It’s hard to forget the videos that circulated online in 2015 advertising ISIS’s violence. They were shocking and built to spread virally across every digital platform we compulsively scroll through. Not just videos either — memes, stories, and viral posts all curated to share violent messages that our social media feeds propelled to hundreds of millions. Meanwhile, lost in the likes and shares were the real people living through it.
I remember the first time I saw an ISIS survivor tell their story. It was shocking just how far my expectations were from reality. Our team had set out to produce a short digital documentary featuring Syrian women sharing their experiences escaping violence in Syria. We had an elaborate setup for protecting their identities, based on the assumption they would want to remain anonymous. We were wrong.
Most of those interviewed were adamant that their real voice be heard; that their face be seen unblurred; and their real name known. We were prepared for them to share stories of loss and hardship; they shared stories of leadership and their fight for better education and opportunities for women. This community of survivors knew what the world was seeing online didn’t include them and they were hoping to change that.
This experience cemented for us how what we see online often excludes the voices and the day-to-day realities of those who are most vulnerable.
This distortion in online spaces is a problem we’ve spent over a decade working on.
When the internet was first introduced to the public decades ago it offered what felt like endless opportunities to connect. Since then, the landscape of online engagement has become increasingly divided. Our social feeds and their algorithms have helped create insulated online groups where thoughts can easily be radicalized and drown out diverse voices. This phenomenon has made us all more vulnerable and contributed to a rapid breakdown of social cohesion — our feeling of connectedness and belonging — in real world communities. We saw this in the use of Facebook to incite ethnic cleansing in Myanmar in 2017; in the proliferation of foreign and domestic actors, including right here at home, who spread misinformation without regard for its harmful impacts ; and the rapid expansion of conspiracy theories that divide people and threaten public health during a global pandemic.
Today, one in four global citizens don’t trust the Internet, and the vast majority cite social media companies as the leading cause of this distrust. Still, we are increasingly dependent on the Internet, and social media, for work, health information, transportation, communication, and education. For the first time since the creation of the Edelman Trust Barometer, none of the four key institutions included in the study — government, media, businesses, and NGOs — were trusted by the majority of people. This has serious implications for social cohesion that could lead to further destabilization, conflict, and inequality.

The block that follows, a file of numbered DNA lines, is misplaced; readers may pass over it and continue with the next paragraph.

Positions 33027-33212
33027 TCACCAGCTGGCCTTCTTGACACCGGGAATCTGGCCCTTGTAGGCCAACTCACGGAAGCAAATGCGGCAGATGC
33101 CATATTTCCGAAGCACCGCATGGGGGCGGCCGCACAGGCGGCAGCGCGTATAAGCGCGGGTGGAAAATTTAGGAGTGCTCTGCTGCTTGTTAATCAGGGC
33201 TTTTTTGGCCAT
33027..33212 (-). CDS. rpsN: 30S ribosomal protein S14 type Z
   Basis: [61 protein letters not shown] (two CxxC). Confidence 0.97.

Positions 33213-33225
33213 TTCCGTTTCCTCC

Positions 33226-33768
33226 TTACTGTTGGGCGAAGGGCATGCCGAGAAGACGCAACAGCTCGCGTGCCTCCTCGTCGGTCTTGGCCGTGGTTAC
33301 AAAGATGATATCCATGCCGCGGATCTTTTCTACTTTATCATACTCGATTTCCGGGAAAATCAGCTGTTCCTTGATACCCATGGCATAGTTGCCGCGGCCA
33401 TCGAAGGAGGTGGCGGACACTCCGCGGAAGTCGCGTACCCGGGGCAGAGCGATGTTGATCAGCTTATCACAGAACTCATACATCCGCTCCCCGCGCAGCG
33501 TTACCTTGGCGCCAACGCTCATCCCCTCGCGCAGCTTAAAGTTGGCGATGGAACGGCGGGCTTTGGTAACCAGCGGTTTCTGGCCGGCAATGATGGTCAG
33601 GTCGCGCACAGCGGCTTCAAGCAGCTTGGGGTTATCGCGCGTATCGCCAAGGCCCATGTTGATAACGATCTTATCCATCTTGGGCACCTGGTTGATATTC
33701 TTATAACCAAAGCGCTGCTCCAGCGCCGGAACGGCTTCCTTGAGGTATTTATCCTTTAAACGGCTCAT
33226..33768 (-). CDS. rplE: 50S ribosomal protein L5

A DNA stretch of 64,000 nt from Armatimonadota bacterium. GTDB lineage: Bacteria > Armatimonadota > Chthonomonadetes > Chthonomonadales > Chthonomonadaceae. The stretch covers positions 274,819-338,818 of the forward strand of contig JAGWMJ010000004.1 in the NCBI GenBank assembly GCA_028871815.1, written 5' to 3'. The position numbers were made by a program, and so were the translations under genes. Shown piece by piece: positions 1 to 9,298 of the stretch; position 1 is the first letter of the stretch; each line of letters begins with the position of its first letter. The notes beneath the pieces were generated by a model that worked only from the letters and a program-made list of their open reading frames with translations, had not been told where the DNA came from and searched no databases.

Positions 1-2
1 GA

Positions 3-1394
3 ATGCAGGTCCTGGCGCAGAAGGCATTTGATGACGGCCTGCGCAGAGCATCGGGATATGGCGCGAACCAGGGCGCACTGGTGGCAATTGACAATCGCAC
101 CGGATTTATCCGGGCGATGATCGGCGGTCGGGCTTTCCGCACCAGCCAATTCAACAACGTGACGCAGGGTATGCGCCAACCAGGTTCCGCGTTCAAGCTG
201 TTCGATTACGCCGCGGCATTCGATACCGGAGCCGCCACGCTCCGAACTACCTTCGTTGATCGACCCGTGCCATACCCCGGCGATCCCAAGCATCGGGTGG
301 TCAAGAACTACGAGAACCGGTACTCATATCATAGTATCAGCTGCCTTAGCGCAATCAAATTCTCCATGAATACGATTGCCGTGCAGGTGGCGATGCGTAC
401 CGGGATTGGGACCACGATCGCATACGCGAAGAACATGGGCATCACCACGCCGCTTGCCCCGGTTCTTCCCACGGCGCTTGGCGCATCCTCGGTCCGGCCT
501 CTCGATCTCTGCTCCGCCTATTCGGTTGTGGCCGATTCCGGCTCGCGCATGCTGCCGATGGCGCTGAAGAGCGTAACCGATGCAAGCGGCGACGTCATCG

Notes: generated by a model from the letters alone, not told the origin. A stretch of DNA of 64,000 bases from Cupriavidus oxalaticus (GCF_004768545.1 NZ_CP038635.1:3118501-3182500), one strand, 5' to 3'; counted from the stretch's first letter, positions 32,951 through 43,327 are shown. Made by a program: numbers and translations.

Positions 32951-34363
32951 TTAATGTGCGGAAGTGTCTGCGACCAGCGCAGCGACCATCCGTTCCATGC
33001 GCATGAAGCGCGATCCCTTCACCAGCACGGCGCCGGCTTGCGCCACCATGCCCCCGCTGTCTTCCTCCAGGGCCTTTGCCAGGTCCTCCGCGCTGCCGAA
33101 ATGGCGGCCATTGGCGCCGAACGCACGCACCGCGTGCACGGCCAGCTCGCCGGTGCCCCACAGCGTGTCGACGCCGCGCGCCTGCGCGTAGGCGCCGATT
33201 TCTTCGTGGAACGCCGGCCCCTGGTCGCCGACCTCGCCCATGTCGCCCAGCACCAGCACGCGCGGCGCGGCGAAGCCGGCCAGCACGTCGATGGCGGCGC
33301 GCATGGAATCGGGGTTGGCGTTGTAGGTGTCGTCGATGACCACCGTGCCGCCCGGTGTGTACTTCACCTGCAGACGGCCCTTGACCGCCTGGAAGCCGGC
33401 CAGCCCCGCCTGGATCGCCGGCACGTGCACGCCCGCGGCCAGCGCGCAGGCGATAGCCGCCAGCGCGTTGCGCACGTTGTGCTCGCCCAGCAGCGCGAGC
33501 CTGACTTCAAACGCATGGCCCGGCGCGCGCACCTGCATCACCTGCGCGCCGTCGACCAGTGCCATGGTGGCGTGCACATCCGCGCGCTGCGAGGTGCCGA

We have to work to repair that trust. It’s not too late. We’re doing it at Digital Public Square.
Just as digital tools have contributed to the acceleration of polarization, they can also be reimagined to repair trust and create more inclusive societies. How? We give people access to the information and tools they need to become more resilient — whether it’s increasing accountability, supporting healthy debate, or countering misinformation.
Early in January 2020, our team detected misinformation spreading across social media around the virulence, cause, and after-effects of COVID-19 using a suite of DPS tools. The threat to public health was clear, and people urgently needed a new way to explore information about COVID-19 on their own terms. After meticulous experimentation, we launched It’s Contagious, a gamified experience designed to combat common and evolving myths around COVID-19. People across Canada test themselves against a series of true/false questions, providing well-researched, accessible information about COVID-19, through a learning process incentivized via gamification. It’s Contagious creates the space to correct misconceptions in a low-pressure environment and encourages people to think critically about their exposure to disinformation.
Since launch just a few weeks ago, tens of thousands of people have anonymously completed all of It’s Contagious. They have collectively evaluated hundreds of thousands of claims related to common COVID-19 misinformation narratives. Most notably, the majority have told us they intend to share what they’ve learned with friends and family.
It’s just one example of how our team is creating healthy digital engagement right now. The same framework is being applied to challenges across the globe, including: social inclusion, religious tolerance, electoral interference, and labour rights. It’s the start of a new infrastructure - good technology - we’re building with communities to help them thrive.
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Written by Farhaan Ladhani@dpsorg